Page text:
Gaudi spent ten years designing his unfinished church at Colonia Güell, working with bricks and stone and trencadis to blend the Gothic architecture of the last 500 years with his version of the modernisme architecture that included his favorite geometric shapes — helicoids, ellipsoids, conoids, hyperboloids and his favorite of all, hyperbolic paraboloids. Gaudi’s three-dimensional model of the church at Colonia Güell was destroyed in 1936 but a copy was produced from various sources and is now displayed in the museum below La Sagrada Familia. In his model Gaudi placed packets of birdshot on pieces of string to form various catenary curves. Then he would photograph his models and turn them upside down and –voila!– he produced the arches for his brick vaulted ceiling at Colonia Güell. The branches of his tree-pillars in La Sagrada Familia were designed in a similar fashion.


There are several posters depicting family life along the balconies.


The ellipsoids on the pillars represent scars from sawed-off tree branches.


Balcony and stained glass windows.


Dome and crucifix over main altar.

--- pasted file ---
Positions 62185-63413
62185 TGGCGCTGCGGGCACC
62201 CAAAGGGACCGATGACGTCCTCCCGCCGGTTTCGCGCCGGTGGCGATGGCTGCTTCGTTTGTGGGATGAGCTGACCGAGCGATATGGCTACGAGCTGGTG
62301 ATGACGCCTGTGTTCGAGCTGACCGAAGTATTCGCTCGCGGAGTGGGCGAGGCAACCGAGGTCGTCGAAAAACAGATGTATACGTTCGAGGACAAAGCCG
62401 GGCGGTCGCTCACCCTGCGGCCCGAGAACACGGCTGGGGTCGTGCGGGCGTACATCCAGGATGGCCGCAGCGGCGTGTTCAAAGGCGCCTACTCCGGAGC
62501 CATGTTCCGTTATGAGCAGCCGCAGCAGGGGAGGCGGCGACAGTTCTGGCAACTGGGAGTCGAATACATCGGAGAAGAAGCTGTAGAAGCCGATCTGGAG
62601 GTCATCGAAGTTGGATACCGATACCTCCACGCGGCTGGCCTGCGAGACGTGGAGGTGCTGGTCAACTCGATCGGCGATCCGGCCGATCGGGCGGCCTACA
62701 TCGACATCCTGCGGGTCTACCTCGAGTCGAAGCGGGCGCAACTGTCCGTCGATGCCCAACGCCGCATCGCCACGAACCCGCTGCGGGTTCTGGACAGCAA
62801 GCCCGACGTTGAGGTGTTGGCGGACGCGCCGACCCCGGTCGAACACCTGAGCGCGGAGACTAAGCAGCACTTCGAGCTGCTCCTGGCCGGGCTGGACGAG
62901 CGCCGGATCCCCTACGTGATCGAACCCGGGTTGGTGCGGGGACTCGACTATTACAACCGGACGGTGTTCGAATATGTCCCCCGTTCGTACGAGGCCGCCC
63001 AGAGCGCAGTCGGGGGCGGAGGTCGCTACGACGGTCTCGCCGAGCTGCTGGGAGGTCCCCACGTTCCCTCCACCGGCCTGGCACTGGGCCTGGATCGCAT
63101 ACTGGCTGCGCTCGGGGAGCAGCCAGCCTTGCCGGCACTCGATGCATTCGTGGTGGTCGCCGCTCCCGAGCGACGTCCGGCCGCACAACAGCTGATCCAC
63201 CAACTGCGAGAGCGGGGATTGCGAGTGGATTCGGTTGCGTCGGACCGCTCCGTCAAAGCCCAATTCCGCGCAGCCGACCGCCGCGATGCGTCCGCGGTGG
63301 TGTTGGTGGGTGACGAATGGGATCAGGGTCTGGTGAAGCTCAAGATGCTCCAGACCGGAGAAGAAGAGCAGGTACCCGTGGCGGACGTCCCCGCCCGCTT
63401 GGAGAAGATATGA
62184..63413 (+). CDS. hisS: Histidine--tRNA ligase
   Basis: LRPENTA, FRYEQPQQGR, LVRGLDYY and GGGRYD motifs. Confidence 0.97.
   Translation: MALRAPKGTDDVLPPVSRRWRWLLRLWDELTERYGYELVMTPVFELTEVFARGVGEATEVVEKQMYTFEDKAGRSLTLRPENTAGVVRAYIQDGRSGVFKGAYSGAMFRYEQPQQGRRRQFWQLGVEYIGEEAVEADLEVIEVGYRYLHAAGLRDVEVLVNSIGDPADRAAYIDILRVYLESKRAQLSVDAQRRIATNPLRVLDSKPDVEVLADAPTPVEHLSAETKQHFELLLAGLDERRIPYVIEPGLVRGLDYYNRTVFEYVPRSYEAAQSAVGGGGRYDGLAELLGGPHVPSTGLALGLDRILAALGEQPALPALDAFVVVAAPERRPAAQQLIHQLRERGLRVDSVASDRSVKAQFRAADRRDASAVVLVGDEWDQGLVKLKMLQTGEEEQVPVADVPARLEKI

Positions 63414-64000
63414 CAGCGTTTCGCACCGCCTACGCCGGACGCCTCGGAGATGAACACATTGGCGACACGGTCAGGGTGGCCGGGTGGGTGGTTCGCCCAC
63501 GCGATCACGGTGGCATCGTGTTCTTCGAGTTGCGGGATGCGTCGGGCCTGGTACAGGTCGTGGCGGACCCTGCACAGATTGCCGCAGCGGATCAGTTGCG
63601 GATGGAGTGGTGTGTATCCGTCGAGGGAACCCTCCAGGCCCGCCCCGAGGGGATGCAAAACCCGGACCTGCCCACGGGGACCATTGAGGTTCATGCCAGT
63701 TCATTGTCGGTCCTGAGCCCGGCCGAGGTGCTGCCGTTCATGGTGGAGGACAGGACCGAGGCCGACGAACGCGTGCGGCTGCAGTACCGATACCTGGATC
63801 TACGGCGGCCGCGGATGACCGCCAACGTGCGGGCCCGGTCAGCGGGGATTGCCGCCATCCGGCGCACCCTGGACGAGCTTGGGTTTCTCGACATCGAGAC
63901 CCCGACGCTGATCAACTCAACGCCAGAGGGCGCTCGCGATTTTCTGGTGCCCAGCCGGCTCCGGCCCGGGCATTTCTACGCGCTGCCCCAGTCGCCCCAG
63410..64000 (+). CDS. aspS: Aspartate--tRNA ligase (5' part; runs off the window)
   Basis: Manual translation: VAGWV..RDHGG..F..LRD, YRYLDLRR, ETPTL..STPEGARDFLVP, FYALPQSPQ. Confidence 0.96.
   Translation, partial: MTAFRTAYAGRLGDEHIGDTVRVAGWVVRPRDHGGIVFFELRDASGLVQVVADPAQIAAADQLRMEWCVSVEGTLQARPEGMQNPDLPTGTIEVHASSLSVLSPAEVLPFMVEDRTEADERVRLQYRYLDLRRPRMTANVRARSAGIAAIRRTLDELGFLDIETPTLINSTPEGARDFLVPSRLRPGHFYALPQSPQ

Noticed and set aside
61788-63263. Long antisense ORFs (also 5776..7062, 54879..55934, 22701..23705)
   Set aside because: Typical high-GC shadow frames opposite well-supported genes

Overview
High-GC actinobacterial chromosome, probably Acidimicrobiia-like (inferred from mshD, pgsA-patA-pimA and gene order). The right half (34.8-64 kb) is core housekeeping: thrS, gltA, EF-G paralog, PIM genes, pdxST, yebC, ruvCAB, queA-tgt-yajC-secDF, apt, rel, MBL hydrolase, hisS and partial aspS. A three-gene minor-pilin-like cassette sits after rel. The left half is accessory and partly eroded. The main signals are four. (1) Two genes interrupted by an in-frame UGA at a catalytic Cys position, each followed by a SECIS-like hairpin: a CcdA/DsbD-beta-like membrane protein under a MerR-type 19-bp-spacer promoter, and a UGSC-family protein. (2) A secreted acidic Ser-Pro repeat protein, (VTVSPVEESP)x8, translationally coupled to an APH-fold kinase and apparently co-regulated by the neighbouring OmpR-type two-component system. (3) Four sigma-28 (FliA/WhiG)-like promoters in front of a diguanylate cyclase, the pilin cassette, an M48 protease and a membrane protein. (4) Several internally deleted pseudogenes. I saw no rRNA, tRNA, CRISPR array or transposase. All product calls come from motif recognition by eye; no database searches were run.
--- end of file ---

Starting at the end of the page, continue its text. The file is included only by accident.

Side aisles and crossing near the Passion Facade entrance.

Gaudi was somewhat of a dandy in his youth and he wore fancy clothes and frequented popular bars and restaurants. He then went through some sort of religious transformation and spent the rest of his life as a vegetarian and ascetic with no interest either in his own appearance or in mingling with society. He never married and had few friends. With every breath he took he was obsessed with the design of his church for his God. One day in June of 1926 he was run over by a tram while on his way to work. Because of his unkempt and ragged appearance he was mistaken for a homeless tramp and placed in a hospital for the poor where he died three days later. He is now buried in the crypt of La Sagrada Familia and there is a movement ongoing to have Pope Francis declare him a saint.


The view between two pillars.


The church will be the tallest in the world when it is completed.